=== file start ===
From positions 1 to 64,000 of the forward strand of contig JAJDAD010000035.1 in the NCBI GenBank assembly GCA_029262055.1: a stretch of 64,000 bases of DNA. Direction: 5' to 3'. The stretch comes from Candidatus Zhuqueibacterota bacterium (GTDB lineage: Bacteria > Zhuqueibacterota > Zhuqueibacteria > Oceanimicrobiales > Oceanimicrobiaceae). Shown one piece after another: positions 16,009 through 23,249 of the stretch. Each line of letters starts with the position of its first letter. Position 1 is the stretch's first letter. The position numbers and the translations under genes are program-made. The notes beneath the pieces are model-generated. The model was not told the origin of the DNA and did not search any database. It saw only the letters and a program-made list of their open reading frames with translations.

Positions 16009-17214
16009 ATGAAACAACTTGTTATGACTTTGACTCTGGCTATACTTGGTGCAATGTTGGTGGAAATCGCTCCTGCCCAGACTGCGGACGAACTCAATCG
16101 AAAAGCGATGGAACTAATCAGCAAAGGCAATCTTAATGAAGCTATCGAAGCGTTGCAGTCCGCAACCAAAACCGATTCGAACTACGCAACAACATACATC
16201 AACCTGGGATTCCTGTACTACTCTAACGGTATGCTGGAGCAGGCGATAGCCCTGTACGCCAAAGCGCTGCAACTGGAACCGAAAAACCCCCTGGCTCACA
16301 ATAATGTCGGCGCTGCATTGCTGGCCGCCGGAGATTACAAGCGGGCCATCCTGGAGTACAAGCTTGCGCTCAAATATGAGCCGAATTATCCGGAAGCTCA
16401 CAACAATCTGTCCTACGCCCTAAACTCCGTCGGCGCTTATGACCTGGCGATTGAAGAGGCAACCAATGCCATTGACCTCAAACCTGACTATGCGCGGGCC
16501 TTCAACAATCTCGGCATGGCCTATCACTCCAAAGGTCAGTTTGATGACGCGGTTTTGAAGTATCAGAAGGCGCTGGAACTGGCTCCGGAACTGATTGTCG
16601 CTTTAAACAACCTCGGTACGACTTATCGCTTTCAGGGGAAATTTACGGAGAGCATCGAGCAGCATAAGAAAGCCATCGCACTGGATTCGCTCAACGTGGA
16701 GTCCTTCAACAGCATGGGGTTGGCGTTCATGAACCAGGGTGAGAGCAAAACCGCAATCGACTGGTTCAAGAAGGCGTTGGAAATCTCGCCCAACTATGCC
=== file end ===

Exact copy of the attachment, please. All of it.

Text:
From positions 1 to 64,000 of the forward strand of contig JAJDAD010000035.1 in the NCBI GenBank assembly GCA_029262055.1: a stretch of 64,000 bases of DNA. Direction: 5' to 3'. The stretch comes from Candidatus Zhuqueibacterota bacterium (GTDB lineage: Bacteria > Zhuqueibacterota > Zhuqueibacteria > Oceanimicrobiales > Oceanimicrobiaceae). Shown one piece after another: positions 16,009 through 23,249 of the stretch. Each line of letters starts with the position of its first letter. Position 1 is the stretch's first letter. The position numbers and the translations under genes are program-made. The notes beneath the pieces are model-generated. The model was not told the origin of the DNA and did not search any database. It saw only the letters and a program-made list of their open reading frames with translations.

Positions 16009-17214
16009 ATGAAACAACTTGTTATGACTTTGACTCTGGCTATACTTGGTGCAATGTTGGTGGAAATCGCTCCTGCCCAGACTGCGGACGAACTCAATCG
16101 AAAAGCGATGGAACTAATCAGCAAAGGCAATCTTAATGAAGCTATCGAAGCGTTGCAGTCCGCAACCAAAACCGATTCGAACTACGCAACAACATACATC
16201 AACCTGGGATTCCTGTACTACTCTAACGGTATGCTGGAGCAGGCGATAGCCCTGTACGCCAAAGCGCTGCAACTGGAACCGAAAAACCCCCTGGCTCACA
16301 ATAATGTCGGCGCTGCATTGCTGGCCGCCGGAGATTACAAGCGGGCCATCCTGGAGTACAAGCTTGCGCTCAAATATGAGCCGAATTATCCGGAAGCTCA
16401 CAACAATCTGTCCTACGCCCTAAACTCCGTCGGCGCTTATGACCTGGCGATTGAAGAGGCAACCAATGCCATTGACCTCAAACCTGACTATGCGCGGGCC
16501 TTCAACAATCTCGGCATGGCCTATCACTCCAAAGGTCAGTTTGATGACGCGGTTTTGAAGTATCAGAAGGCGCTGGAACTGGCTCCGGAACTGATTGTCG
16601 CTTTAAACAACCTCGGTACGACTTATCGCTTTCAGGGGAAATTTACGGAGAGCATCGAGCAGCATAAGAAAGCCATCGCACTGGATTCGCTCAACGTGGA
16701 GTCCTTCAACAGCATGGGGTTGGCGTTCATGAACCAGGGTGAGAGCAAAACCGCAATCGACTGGTTCAAGAAGGCGTTGGAAATCTCGCCCAACTATGCC